This past Saturday I joined the ranks of women worldwide whose last (in my case only) child graduated from high school.
It crept up on me, slowly and steadily, day by day, month by month, school year by school year. Clumsily created “I Love You Mom” handprints in concrete led to mnemonic learning aids for spelling conSTELLAtion (think Marlon Brando), led to middle school heartbreak, that careened into AP classes and college applications. I can now fondly reminisce about the horrors of fourth grade math.
“I can see and feel the subtlety with how each passing phase leads to their eventual exit.”
The trappings of motherhood are many. Lunch packing, chauffeuring, vomit cleaning, managing the nuance between nagging (to make sure assignments are completed and TURNED IN) and allowing our kid to fail… the list is endless.
Upon reflection, I can see and feel the subtlety with how each passing phase leads to their eventual exit. In hindsight, it makes sense how life almost imperceptibly prepares us for their absence.
Some Changes Not So Subtle:
Not all of the changes are subtle, however. I remember the gut punch realization the day my son got his full drivers license. Watching him drive away in the car that day, understanding that he was taking with him countless hours of shuttling him to play dates, after school events, his favorite sandwich shop for his treasured turkey on sourdough sandwich. Untold hours of him sitting in the passenger seat, forgetting for a minute who I was, regaling me with random thoughts and stories about his life. Yeah, that transition was not so benign.
On so many levels, the jury is out on the long-term effects of the pandemic. I find it true for me as well when it comes to how it impacted my relationship with my son. The typical progression towards independence was set on end for most of us between March 2020 and May 2021. Motherhood was redefined for many of us.
For some there was the return of, once independent, adult children. I am sure figuring out that new normal was anything but understated. For me it created a black hole in the natural progression of independence assertion – a reprieve from the distancing. I know I got to enjoy the company of my son in a way not really “intended”. For that, I am grateful.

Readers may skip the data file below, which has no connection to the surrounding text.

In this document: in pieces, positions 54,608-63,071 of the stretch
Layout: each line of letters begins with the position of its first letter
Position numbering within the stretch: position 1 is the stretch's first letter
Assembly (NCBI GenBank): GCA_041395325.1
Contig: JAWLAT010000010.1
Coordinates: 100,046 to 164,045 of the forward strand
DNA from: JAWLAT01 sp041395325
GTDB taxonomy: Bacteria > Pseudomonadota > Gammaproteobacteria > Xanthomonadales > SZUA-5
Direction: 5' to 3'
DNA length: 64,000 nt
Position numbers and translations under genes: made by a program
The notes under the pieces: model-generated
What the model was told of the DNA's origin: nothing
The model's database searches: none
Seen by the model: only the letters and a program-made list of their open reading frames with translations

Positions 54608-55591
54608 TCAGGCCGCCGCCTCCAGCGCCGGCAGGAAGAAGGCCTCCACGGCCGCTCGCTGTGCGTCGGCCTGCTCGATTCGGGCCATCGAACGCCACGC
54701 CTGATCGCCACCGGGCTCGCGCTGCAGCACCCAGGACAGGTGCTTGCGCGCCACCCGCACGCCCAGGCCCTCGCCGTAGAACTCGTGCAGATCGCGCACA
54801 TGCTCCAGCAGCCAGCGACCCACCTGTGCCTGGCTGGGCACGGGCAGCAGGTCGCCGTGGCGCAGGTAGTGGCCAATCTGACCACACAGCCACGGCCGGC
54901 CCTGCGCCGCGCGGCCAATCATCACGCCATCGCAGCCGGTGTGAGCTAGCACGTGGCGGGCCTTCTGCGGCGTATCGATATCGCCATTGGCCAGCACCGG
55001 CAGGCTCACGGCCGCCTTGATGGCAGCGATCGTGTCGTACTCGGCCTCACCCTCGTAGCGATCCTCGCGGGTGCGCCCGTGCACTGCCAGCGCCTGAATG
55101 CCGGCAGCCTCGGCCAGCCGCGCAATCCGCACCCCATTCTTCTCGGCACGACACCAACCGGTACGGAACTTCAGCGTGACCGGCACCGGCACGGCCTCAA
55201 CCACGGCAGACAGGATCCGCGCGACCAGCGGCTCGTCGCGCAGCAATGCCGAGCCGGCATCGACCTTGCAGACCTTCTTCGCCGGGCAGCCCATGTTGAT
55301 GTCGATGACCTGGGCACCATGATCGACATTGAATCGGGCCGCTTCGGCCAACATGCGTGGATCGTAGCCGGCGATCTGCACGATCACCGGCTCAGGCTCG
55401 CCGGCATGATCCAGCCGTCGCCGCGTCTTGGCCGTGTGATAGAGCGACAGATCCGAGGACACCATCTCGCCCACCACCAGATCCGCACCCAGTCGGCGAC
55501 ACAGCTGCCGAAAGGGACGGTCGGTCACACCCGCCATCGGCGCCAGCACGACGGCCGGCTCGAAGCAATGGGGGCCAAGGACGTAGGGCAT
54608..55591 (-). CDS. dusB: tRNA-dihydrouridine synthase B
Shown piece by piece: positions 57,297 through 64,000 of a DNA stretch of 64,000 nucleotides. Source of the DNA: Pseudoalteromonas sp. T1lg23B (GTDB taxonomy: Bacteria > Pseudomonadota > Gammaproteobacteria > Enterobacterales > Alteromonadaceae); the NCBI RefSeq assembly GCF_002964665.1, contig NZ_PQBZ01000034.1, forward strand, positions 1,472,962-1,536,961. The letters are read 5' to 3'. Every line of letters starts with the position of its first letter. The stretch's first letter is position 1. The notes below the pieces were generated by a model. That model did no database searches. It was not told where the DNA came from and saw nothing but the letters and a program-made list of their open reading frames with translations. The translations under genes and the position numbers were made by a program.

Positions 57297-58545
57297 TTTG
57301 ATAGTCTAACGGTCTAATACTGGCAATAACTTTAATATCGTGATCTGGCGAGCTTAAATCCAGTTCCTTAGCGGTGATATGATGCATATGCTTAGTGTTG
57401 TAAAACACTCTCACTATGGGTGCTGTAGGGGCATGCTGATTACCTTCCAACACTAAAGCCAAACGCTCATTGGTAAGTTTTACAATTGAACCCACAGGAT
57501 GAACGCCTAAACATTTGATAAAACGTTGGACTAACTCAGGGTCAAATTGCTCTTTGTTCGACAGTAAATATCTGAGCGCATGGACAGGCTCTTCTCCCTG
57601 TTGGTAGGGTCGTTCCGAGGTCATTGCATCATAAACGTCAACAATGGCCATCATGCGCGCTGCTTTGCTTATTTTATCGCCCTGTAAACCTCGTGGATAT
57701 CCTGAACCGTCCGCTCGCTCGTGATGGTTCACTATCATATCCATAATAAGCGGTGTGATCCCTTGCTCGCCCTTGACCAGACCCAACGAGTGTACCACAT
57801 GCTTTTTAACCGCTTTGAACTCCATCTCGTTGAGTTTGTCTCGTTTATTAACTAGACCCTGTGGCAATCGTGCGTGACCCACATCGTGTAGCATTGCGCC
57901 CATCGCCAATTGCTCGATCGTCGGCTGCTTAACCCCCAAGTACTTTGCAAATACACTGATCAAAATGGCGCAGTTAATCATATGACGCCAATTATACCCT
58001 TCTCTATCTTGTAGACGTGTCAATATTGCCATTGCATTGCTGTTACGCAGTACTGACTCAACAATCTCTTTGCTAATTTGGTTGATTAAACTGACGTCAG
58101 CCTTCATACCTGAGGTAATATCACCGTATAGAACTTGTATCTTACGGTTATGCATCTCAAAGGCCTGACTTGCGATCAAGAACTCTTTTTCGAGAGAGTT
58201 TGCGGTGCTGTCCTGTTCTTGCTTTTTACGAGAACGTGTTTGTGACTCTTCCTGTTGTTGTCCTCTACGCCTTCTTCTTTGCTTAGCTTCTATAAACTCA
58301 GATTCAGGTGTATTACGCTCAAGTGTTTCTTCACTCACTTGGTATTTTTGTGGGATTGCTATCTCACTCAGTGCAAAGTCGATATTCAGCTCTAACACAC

It Wasn’t Me, I Swear:
“Everything comes to an end. Everything.”
No, I did NOT cause the pandemic as some twisted demonic scheme to spend more time with him. I promise.
Everything comes to an end. Everything. And this past Saturday marked the end of an era. I’ve spent time processing the true impact of that graduation ceremony. As he strode across the long, makeshift wooden-planked stage on the gymnasium floor, I envisioned him walking out of my life.
And just like that, the very next day he packed a bag and headed off into the world on new adventures with his peers. He and his friends spent many hours during the pandemic planning a nine day road trip. What I agreed to, a year ago, was ethereal, fantastical, like those non-real-monsters under the bed. Yet, there I was waving goodbye as the very real monster of independence drove away with my baby.
Don’t Ask, Don’t Tell Thrives:
I’ve written before about my son’s emotional IQ. It’s pretty high, I have no doubt. Throughout high school I occasionally used the “Find My Phone” feature to check-in during long absences or late nights out. We never discussed it openly or verbally agreed to the setup. Remember Clinton’s “Don’t Ask. Don’t Tell” directive? But he knew and understood that this crutch alleviated my need to know he is alive
In a Barack Obama move, Aidan suggested I track his phone throughout the trip. I know, it’s hard to determine if this is a mature, loving gift to Mom OR I’m too lazy to be bothered to text/call you to check in. Either way, who cares?
Now, if YOU’RE wondering: how often I pull up my Find My Phone app… Well…. “Don’t Ask.”